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HMRC internal manual

Decisions and appeals for National Insurance Contributions and Statutory Payments

Notices of decision: who to name in decisions: not possible to individually identify all employees

Regulation 3 of the Social Security Contributions (Decisions and Appeals) Regulations 1999 (SI 1999 No 1027)

Regulation 3 of the Social Security Contributions (Decisions and Appeals) Regulations 1999 requires that a decision must state the name of every person in respect of whom it is made.

In some situations it may not be possible to name all affected persons in a decision as you cannot individually identify the employees. In these circumstances, you should send a decision naming only the employer.

NICs liability: employees cannot be individually identified

If you identify an employer has engaged employees (such as un-named casual labour) and paid them earnings which incurred NICs liabilities, you should use your Information and Inspection powers (under schedule 36, FA 2008) to identify the employees.

If you successfully identify some or all of the employees, continue action as in DANSP30700 for those identified.

However, if some or all of the employees remain unidentified, because the employer kept inadequate or no records, or the records are no longer available for inspection, for example due to theft - then provided you have sufficient information to do so, make the best use of all the evidence you have to reasonably calculate the outstanding NICs liabilities (including primary and secondary Class 1 NICs) and notify the employer. Specific guidance on estimating earnings for NICs is at COG908091.  

If the employer disputes your calculations but still fails to provide you with the identities of any employees or satisfactory evidence to enable a calculation of their actual NICs liabilities, you may serve the employer with a section 8 decision that names only the employer in that decision and shows the outstanding NICs liabilities (including any primary and secondary Class 1 NICs outstanding). The notice of decision should not refer to a class or category of un-named employees. As the employer will be the only party named in the decision, that employer will have the sole right of appeal against that decision. 

See DANSP31610 for wording to be used in decision.

An explanatory letter must accompany the decision. You should fully explain to the employer exactly how you have estimated earnings for NICs purposes in the absence of them providing satisfactory records to identify individual employees. You should also explain how you have calculated the NIC liabilities on those earnings.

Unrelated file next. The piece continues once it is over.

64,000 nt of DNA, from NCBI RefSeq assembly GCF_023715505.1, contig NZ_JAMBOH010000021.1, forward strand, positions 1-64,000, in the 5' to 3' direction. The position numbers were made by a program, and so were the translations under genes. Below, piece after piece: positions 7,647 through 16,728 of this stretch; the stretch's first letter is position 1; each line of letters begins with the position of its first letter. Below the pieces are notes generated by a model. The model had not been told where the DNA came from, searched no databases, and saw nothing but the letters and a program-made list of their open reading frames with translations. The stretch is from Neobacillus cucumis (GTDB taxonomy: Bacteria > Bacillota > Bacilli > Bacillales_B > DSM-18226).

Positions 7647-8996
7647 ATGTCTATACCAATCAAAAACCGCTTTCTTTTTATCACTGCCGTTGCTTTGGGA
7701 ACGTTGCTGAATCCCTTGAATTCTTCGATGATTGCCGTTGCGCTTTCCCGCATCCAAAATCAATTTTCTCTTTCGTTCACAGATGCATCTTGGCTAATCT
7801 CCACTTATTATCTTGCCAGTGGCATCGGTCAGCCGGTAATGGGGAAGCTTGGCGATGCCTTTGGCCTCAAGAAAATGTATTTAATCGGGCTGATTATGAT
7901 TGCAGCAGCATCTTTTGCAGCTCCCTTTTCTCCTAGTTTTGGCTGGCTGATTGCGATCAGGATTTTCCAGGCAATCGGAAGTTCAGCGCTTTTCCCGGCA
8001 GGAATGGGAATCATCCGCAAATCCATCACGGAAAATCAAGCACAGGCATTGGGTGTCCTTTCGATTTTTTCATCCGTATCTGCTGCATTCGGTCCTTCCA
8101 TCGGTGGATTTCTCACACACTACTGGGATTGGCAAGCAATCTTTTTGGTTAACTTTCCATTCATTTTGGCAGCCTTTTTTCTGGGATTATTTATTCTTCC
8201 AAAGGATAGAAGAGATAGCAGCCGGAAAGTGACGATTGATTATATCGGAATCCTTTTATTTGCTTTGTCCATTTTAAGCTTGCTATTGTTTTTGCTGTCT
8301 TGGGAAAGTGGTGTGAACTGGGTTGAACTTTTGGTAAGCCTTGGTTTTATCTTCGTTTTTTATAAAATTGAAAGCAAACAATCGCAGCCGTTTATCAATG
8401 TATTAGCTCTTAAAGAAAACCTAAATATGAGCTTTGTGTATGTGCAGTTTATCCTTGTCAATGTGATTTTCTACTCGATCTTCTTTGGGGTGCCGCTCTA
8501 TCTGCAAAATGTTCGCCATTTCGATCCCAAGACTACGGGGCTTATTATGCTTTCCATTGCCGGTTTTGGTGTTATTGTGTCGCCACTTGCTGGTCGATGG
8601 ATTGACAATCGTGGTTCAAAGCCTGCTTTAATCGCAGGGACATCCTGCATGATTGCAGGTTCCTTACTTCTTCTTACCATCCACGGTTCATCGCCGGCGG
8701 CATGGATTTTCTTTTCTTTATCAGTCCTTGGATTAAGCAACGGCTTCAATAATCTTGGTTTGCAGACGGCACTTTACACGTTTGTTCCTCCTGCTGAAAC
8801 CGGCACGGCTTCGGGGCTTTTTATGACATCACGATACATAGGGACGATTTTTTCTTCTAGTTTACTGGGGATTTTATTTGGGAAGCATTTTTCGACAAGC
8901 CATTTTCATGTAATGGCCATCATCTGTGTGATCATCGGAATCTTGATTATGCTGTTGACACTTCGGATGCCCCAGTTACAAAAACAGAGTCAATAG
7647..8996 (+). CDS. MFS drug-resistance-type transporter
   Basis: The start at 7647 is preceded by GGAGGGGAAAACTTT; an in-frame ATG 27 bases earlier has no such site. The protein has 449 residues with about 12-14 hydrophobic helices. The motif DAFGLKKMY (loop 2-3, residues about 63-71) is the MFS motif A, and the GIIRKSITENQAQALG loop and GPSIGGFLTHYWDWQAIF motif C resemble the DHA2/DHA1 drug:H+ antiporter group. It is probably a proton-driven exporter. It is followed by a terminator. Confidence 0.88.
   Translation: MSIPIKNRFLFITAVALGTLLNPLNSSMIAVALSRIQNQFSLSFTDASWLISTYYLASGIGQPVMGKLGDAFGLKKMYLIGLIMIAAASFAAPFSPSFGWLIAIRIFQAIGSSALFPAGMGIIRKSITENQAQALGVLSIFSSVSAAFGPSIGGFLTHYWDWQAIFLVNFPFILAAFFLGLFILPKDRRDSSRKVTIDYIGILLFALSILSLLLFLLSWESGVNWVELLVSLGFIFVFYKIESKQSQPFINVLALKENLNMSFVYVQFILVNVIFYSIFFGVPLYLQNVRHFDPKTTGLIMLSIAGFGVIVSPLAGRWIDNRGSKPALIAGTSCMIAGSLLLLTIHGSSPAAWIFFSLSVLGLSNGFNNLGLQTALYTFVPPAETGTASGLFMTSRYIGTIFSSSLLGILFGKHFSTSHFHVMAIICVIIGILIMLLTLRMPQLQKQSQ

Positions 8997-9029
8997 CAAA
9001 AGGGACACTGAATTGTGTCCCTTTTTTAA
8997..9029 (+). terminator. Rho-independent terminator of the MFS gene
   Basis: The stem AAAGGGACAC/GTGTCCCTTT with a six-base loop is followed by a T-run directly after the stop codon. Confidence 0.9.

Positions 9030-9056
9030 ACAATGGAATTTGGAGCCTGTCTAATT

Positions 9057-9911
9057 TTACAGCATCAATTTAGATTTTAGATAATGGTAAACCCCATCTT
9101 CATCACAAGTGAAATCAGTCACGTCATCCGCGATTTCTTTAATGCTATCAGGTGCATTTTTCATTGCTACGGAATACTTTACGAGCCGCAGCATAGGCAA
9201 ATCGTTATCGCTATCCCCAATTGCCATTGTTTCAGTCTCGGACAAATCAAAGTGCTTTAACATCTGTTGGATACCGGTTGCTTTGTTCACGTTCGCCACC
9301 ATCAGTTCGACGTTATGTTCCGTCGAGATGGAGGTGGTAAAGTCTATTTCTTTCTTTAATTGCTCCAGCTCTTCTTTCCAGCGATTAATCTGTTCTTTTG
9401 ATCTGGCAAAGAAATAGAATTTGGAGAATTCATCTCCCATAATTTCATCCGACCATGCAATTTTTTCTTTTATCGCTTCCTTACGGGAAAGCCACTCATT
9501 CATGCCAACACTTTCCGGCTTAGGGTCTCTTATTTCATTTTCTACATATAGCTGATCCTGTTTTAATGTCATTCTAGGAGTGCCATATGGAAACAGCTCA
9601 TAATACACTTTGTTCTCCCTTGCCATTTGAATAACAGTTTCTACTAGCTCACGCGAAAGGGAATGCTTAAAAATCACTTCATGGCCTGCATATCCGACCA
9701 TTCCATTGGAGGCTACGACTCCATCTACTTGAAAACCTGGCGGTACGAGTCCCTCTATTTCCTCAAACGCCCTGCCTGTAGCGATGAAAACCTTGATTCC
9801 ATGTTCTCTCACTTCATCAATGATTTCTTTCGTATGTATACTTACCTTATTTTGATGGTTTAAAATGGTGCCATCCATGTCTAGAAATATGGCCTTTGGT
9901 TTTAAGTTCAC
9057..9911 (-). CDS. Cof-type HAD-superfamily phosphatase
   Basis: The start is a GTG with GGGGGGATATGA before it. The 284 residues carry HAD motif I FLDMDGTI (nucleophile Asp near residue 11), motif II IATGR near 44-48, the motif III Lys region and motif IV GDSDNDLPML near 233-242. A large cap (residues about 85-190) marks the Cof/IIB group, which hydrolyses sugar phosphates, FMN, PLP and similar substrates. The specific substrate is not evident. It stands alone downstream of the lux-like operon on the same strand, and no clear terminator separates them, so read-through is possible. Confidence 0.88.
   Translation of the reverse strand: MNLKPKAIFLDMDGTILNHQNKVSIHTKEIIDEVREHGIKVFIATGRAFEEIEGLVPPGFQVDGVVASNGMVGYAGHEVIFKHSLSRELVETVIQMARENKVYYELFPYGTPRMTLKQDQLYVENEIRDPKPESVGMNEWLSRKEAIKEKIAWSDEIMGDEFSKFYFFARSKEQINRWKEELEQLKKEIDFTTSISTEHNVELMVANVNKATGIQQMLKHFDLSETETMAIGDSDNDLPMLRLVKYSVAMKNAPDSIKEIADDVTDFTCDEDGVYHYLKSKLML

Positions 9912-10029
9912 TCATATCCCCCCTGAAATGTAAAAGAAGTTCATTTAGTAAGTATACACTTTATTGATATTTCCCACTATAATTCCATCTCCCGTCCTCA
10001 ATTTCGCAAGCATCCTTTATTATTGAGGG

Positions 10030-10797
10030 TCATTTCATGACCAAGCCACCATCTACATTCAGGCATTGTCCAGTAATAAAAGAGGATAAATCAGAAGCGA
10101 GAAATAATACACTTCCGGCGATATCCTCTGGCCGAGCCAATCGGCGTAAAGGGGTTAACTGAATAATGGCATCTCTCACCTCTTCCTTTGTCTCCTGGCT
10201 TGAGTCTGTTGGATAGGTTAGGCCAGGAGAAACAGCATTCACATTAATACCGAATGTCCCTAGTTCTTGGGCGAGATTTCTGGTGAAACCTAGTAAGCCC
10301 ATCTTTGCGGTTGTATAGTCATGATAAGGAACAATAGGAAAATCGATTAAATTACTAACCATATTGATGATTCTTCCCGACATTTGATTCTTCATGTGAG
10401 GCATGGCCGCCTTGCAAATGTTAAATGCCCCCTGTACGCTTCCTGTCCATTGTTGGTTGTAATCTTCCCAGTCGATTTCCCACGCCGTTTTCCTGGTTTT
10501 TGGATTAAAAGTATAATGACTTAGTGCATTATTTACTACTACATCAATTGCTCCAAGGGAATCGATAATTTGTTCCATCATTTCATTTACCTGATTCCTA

Note - it’s not necessary to issue a section 8 decision before taking action to protect the NICs debt, so where you have NIC liabilities that are close to going out of time for recovery under the provisions of the Limitation Act 1980, you should consider taking protective action.

Appeals against decisions when employees cannot be individually identified

If you receive an appeal against a section 8 decision that was sent only to the employer because the employees could not be individually identified, contact the IPD Technical Team for advice as soon as the appeal is received. This is to ensure that HMRC applies a consistent approach to litigating these appeals.

Restrictions on issuing decisions when employees cannot be individually identified

A decision naming only the employer must not be issued in cases where some or all of the employees’ identities are known. Whenever individuals can be identified both the employer and relevant individual employees must be named in the decision. 

Where a NICs liability exists for a group of individuals but the identity of only some of the individuals in that group can be established, you’ll need to issue 2 different types of decisions:

  • one type naming both the employer and the identifiable employee(s) and separately
  • a decision naming only the employer, to cover the NICs liabilities of the remaining employees whose identities are unknown

The covering letter must make clear these are separate decisions and clearly explain the relevant circumstances and calculations for each type of decision.

It’s also important to note, the guidance at DANSP41500 concerning the issue of section 8 decisions containing a representative sample of workers continues to apply.